In Committee I introduced a Government amendment to resolve that ambiguity. Its effect was that in respect of amendments to the substantive law the Act should apply only as from the date when the Act came into force. But in relation to procedural matters the Act would apply in all proceedings initiated after it came into force, even where the proceedings were in respect of an agreement made prior to the Act.

In Committee the right hon. and learned Member for Wimbledon (Sir M. Havers) moved an amendment to my amendment. He argued that to make the new provision applicable to agreements which had already been concluded was an infringement of the principle against retrospective legislation. I said that I was not entirely convinced, and I still take leave to doubt whether a State could evoke general indignation by saying "I have been deprived retrospectively of a legitimate expectation. I thought I would be allowed to break my promise, and now I find that I am being compelled to keep it." I accepted that there were weighty arguments on both sides, and I said that the matter was for my noble Friend the Lord Chancellor to decide and that I would refer it to him. He considered the matter and was impressed by the arguments adduced by the right hon. and learned Member for Wimbledon and by the arguments in another place. I think that my noble Friend was particularly impressed because the very institutions that stood to gain most from the change in the rule were those most anxious that the provisions should not operate retrospectively, because they feared that this country might acquire a reputation, however unjustly, for legislating retrospectively. Therefore, my noble Friend agreed to the amendment introduced in another place.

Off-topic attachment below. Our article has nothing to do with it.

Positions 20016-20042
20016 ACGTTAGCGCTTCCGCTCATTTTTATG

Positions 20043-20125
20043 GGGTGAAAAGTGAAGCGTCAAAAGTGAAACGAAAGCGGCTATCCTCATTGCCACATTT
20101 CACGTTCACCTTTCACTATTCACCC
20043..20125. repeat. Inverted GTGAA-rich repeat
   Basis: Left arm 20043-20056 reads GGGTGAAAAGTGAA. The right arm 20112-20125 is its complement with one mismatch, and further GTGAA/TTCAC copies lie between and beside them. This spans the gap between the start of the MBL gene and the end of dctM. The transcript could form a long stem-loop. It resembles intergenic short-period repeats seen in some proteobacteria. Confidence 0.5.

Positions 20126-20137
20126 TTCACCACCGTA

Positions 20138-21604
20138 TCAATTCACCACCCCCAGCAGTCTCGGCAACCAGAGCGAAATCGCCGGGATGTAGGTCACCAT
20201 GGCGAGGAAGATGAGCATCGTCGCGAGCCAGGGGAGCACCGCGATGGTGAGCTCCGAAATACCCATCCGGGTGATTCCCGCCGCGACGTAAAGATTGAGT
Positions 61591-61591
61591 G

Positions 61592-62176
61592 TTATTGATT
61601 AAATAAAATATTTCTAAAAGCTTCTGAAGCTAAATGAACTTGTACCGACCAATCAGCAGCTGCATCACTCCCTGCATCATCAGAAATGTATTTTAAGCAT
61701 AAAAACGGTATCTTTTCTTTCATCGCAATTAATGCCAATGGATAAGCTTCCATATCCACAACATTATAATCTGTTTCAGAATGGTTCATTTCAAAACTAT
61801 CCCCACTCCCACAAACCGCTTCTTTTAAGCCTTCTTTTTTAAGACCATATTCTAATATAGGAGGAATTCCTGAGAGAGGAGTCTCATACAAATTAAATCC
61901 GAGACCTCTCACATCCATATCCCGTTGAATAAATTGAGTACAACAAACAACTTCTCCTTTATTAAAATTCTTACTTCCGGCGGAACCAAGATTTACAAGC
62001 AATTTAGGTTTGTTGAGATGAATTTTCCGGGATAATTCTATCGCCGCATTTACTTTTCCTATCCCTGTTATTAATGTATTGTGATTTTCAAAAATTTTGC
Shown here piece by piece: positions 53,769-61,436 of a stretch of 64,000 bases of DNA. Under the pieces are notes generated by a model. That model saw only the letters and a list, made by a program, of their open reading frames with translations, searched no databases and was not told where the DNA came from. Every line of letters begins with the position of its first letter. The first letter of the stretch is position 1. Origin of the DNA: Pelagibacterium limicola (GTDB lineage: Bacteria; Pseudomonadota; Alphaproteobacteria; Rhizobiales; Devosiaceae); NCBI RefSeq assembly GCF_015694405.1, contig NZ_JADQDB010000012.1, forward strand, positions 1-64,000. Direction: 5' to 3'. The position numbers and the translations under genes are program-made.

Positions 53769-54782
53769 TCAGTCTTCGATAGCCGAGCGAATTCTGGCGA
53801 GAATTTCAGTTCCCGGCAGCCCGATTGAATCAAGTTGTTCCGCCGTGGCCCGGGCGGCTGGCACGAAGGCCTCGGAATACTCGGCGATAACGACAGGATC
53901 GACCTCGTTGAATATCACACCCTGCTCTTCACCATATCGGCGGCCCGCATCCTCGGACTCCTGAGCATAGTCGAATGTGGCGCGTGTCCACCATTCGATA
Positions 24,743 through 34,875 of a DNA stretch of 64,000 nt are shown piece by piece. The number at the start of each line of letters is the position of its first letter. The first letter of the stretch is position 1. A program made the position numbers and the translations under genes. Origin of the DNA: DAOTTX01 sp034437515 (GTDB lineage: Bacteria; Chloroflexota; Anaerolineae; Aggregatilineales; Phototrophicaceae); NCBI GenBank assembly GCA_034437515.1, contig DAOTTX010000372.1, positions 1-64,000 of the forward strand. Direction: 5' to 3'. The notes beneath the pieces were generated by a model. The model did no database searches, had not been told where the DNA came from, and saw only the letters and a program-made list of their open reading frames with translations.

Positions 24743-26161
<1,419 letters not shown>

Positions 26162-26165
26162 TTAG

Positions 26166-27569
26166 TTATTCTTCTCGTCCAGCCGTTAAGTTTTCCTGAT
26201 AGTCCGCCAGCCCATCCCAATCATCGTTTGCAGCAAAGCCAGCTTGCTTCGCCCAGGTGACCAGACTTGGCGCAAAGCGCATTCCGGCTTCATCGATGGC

It now falls to me to move that we should agree with that amendment, but I fear that there is a further complication. The amendment in its present form makes provision only for written agreements to submit to the jurisdiction, those covered by clause 2(2). It makes no provision for written agreements to submit to execution, dealt with in clause 13(3). Clearly, it would be inconsistent to make different provision for the two cases. Therefore, the proposed amendment to the Lords amendment is to extend this principle to include also those agreements falling within clause 13(3).